The downside of marketing yourself

Just to prove that I’m being honest about the experience of ‘marketing’, the past week has actually slapped me with a whole messy handful of dilemmas that arise for many writers once they start being ‘known’.

1 – a writer I’ve never met, whose work I’ve never read, asked me to review her new, self-published, novel

2 – T.J. Forrester asked me to review a story for his excellent new project, Five Star Literary Stories

3 – A writer I have met asked me to review her new book.

Um. Oh dear. And likewise … gulp!

In the case of the first, I went to look at an excerpt and decided that while the work is about an important and often poorly-addressed subject and in that sense is an admirable project, the individual words should have been professionally edited before publication (an example: two characters exchange a few sentences of dialogue, a third joins them and then the author says ‘a conversation ensues’ Uh? What was all that dialogue beforehand, if not a conversation?) and that’s what I told her, saying that if she sent me the book, I’d have to make that comment. I’m sure that writer now thinks I’m an awful snob, but I’m not; I’m happy to review anything people send me, but I do have to be honest, or I’m doing myself, and them, a disservice.

In the second example, I actually had to ask for another story because the first one had grammatical misconstructions that simply turned me off. Now in this case I’m entirely at fault – I am a pedant and I simply can’t bear certain written mistakes that have the same effect on me as fingernails on a blackboard. And that’s not fair to the writer, because where commonplace errors are acceptable, as these are, it would be nitpicky in the extreme for me to be negative about the story, but I couldn’t lie and be positive about something to which I had such a negative visceral reaction. Anyway T.J. sent me another story that I could review without reservation and so that worked out okay. Should you be interested, you can read both story and review here: Five Star Literary Stories. (Bear this in mind dear readers, where a reviewer is paid to review, they may have a gut-deep hatred for something in your work and yet, because they are paid, they are going to go ahead and review you anyway – don’t assume the reviewer is always right, although most of the time they are more likely to be right than you are!)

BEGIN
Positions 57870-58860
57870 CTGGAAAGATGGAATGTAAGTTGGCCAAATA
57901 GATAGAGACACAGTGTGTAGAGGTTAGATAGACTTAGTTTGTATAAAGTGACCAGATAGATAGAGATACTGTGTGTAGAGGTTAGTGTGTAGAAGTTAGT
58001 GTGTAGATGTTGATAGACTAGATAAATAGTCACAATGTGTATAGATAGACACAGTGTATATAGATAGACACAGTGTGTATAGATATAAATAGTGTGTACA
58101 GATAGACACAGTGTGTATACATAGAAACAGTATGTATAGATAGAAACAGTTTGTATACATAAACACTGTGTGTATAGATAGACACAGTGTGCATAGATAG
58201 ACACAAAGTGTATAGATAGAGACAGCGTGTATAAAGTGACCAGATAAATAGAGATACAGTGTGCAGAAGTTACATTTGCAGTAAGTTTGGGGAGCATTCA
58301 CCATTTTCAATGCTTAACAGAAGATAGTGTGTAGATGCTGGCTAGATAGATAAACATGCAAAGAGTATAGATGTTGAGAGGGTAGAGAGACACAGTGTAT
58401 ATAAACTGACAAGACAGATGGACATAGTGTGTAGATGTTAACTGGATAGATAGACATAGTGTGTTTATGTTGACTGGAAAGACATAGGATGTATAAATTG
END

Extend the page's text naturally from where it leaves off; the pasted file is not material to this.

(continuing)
Case three: this is a toughie. The fault is mine, I think. It’s not that the writing is bad, I just don’t ‘get’ this particular style of writing. I know other people admire it, and on a purely technical level I can understand how the words are put together in a certain way that is effective. But it doesn’t please me, it doesn’t tickle my reading centres, and that is not a question of good writing or bad writing, but a question of personal preference. I like Turkish Delight, I dislike nougat – that’s just the way I am. Other people hate Turkish Delight, that’s the way they are. But send me a nougat book and I’m a bit stumped and not very hungry. I haven’t actually decided what to do about this one yet.

So where does that leave me?

1 – with a writer who probably hates my guts

2 – with a solution found

3 – with a dilemma still unsolved.

And the point of these stories?

When you become a ‘visible’ figure for any reason, you must expect to disappoint and upset a few folk as well as pleasing and entertaining others. The only thing you can do, in the end, is stick to your ethics, however much or little other people seem to understand them, and take your lumps. It’s been a bit lumpy, one way or the other, in the past seven days, and that’s why writers tend to have neuroses!

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